Bud Emerson | Klish Way
Martin Garrick released “survey results” from readers of his newsletter which purport to show little support for Del Mar’s proposed acquisition of the fairgrounds, with governance by a board composed of representatives around the County.
An analysis of Garrick’s poll by a renowned expert in survey research, Dr C. Richard Hofstetter, concluded that “professional probability sampling procedures” were not followed. He states that Garrick used a “convenience sample...persons who are intensely involved are more likely to respond.” In fact, the Fair Board did exactly that in this case, sending an eblast to 170,000 vendors, employees, exhibitors, and event attendees encouraging them to fill out the survey opposing the sale. He says the results rarely provide accurate views of any population except the minority who choose to respond.
Dr. Hofstetter says they do not meet the Code of Ethics of the American Association for Public Opinion Research Code. Polls such as Garrick’s “are generally understood as supporting political goals rather than representing opinion,” he said.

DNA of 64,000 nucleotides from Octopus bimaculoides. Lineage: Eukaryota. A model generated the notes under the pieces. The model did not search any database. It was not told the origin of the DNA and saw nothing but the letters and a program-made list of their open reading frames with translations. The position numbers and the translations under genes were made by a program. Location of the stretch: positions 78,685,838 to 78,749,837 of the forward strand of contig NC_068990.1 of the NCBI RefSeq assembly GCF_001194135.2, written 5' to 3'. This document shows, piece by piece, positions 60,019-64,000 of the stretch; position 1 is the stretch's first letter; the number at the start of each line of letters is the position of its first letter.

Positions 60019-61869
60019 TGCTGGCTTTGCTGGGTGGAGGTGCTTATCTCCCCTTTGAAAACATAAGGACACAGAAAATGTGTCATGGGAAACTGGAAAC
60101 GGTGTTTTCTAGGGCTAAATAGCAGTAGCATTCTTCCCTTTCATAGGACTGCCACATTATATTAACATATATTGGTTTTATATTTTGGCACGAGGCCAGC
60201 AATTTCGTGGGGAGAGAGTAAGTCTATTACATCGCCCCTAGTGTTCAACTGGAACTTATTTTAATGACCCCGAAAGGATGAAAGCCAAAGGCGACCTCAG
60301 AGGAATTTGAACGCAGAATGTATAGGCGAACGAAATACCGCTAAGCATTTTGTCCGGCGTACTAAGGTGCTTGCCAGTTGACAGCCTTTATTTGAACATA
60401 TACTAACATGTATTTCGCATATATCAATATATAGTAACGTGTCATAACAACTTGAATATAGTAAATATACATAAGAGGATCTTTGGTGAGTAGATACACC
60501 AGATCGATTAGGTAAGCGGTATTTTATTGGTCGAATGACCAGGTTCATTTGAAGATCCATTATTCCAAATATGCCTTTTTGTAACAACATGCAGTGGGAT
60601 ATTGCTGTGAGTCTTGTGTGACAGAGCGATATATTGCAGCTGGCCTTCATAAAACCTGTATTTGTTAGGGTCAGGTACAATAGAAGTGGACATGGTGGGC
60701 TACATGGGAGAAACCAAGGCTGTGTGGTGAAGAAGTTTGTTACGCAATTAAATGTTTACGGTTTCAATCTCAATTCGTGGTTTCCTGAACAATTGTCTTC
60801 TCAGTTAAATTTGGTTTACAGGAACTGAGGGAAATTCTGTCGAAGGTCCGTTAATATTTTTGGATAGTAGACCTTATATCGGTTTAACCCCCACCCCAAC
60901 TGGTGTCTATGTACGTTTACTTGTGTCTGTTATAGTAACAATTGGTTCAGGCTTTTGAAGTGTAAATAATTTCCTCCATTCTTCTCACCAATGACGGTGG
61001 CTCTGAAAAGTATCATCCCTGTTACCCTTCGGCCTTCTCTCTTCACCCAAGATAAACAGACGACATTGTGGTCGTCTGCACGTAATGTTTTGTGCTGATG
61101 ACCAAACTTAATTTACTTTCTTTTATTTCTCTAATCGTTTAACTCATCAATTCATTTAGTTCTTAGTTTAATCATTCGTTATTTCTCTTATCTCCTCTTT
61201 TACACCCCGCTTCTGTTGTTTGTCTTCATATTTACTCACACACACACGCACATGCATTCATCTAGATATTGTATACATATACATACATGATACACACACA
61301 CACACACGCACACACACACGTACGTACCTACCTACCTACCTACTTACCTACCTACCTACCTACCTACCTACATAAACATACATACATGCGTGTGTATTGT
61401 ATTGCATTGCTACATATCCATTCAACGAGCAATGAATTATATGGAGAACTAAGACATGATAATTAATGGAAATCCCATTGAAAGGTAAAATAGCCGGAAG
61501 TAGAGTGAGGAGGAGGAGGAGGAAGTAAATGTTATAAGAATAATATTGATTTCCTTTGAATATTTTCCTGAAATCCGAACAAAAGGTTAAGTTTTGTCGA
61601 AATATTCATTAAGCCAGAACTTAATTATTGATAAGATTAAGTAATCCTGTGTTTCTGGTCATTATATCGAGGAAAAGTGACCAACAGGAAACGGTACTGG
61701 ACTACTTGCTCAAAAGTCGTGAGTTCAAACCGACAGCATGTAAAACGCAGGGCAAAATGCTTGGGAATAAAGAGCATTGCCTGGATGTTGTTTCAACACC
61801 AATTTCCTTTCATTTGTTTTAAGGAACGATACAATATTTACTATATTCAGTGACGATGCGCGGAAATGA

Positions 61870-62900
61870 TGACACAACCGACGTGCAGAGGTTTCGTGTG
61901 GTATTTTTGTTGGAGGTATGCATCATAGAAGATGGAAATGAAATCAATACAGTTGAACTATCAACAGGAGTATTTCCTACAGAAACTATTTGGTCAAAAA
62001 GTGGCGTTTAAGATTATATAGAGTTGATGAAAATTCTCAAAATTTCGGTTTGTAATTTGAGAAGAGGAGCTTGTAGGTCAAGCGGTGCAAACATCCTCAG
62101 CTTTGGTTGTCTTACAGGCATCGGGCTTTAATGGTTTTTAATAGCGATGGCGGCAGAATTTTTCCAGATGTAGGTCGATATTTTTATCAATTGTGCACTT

Dr. Hofstetter examined each of the six questions in Garrick’s so-called survey and determined that they “censor the range and distribution of response.” In an interview, Dr Hofstetter cautioned “caveat emptor,” let the buyer beware.
Assemblyman Garrick is circulating the flawed results of his survey (called by some, “a push poll”) among elected officials in Sacramento and San Diego County to garner support for his opposition to the proposed fairgrounds transaction.